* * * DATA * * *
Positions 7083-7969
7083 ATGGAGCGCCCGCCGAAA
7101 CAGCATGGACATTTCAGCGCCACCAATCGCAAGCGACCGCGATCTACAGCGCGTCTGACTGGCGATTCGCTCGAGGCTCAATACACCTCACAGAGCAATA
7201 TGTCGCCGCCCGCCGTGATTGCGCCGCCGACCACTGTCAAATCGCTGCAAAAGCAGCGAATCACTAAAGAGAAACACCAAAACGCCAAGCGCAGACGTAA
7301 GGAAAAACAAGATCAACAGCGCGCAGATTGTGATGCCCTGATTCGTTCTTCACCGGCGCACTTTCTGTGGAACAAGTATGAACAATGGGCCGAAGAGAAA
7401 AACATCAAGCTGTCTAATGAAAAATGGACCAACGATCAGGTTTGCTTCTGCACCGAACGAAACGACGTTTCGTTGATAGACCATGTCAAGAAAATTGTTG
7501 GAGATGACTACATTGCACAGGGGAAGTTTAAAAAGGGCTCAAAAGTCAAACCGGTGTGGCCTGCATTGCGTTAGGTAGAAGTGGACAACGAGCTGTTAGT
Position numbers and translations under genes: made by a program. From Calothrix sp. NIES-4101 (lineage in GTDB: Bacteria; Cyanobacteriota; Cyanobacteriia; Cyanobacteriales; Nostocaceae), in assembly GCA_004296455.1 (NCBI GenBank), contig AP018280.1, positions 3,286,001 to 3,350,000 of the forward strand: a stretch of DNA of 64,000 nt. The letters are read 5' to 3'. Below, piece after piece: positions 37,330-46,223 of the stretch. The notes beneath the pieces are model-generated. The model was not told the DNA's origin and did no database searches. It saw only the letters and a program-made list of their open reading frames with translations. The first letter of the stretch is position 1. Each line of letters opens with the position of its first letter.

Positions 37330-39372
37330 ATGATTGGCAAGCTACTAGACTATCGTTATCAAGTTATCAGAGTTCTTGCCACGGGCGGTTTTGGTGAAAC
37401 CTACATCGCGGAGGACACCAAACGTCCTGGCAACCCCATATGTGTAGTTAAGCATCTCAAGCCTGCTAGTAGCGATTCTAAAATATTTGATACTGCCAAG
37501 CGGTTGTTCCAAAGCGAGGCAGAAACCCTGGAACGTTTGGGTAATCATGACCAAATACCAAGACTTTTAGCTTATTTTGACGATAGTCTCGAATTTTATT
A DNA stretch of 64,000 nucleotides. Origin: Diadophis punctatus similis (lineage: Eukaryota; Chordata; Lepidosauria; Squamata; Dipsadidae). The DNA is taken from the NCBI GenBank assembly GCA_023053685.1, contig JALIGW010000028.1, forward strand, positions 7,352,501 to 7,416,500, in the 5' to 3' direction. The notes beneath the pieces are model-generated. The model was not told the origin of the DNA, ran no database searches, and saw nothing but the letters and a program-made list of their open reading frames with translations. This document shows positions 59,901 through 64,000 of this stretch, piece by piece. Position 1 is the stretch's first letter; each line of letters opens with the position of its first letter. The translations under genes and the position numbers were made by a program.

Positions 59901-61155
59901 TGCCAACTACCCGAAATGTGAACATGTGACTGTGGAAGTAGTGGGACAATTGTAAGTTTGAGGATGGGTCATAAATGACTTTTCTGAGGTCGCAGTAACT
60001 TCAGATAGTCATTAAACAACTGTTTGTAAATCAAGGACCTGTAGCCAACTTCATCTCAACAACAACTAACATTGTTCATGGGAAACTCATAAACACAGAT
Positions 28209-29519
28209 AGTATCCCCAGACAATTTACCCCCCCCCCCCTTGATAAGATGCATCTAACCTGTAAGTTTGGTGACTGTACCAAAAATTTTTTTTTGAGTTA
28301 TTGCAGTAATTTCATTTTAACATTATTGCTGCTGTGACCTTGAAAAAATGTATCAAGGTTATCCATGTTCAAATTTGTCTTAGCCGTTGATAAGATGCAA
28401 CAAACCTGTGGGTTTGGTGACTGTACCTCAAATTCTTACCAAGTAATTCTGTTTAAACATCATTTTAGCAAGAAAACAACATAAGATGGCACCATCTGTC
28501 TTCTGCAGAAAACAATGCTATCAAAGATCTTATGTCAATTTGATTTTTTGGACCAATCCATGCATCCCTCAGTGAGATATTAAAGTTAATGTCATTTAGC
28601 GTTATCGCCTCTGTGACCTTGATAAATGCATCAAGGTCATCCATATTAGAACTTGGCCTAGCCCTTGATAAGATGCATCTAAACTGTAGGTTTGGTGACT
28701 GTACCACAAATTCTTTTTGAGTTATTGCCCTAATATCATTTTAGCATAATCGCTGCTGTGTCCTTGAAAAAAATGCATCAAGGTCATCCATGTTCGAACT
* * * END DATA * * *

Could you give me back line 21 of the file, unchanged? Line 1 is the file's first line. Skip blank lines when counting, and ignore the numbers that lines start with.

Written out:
28501 TTCTGCAGAAAACAATGCTATCAAAGATCTTATGTCAATTTGATTTTTTGGACCAATCCATGCATCCCTCAGTGAGATATTAAAGTTAATGTCATTTAGC